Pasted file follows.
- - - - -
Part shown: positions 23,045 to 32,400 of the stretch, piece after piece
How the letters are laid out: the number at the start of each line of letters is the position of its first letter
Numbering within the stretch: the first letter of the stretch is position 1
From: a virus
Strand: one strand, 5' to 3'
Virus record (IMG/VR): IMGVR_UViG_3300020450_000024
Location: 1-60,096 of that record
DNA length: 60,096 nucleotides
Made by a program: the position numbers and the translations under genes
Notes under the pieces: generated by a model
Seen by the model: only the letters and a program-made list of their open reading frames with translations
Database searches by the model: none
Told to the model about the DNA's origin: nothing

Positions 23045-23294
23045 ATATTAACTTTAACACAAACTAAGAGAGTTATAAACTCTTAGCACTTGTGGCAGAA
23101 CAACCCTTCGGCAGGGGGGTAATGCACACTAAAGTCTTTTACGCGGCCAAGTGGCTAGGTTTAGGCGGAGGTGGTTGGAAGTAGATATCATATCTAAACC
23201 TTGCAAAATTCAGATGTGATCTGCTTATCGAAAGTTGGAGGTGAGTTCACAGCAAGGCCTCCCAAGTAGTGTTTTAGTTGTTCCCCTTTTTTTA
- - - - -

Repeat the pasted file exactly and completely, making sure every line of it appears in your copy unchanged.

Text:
Part shown: positions 23,045 to 32,400 of the stretch, piece after piece
How the letters are laid out: the number at the start of each line of letters is the position of its first letter
Numbering within the stretch: the first letter of the stretch is position 1
From: a virus
Strand: one strand, 5' to 3'
Virus record (IMG/VR): IMGVR_UViG_3300020450_000024
Location: 1-60,096 of that record
DNA length: 60,096 nucleotides
Made by a program: the position numbers and the translations under genes
Notes under the pieces: generated by a model
Seen by the model: only the letters and a program-made list of their open reading frames with translations
Database searches by the model: none
Told to the model about the DNA's origin: nothing

Positions 23045-23294
23045 ATATTAACTTTAACACAAACTAAGAGAGTTATAAACTCTTAGCACTTGTGGCAGAA
23101 CAACCCTTCGGCAGGGGGGTAATGCACACTAAAGTCTTTTACGCGGCCAAGTGGCTAGGTTTAGGCGGAGGTGGTTGGAAGTAGATATCATATCTAAACC
23201 TTGCAAAATTCAGATGTGATCTGCTTATCGAAAGTTGGAGGTGAGTTCACAGCAAGGCCTCCCAAGTAGTGTTTTAGTTGTTCCCCTTTTTTTA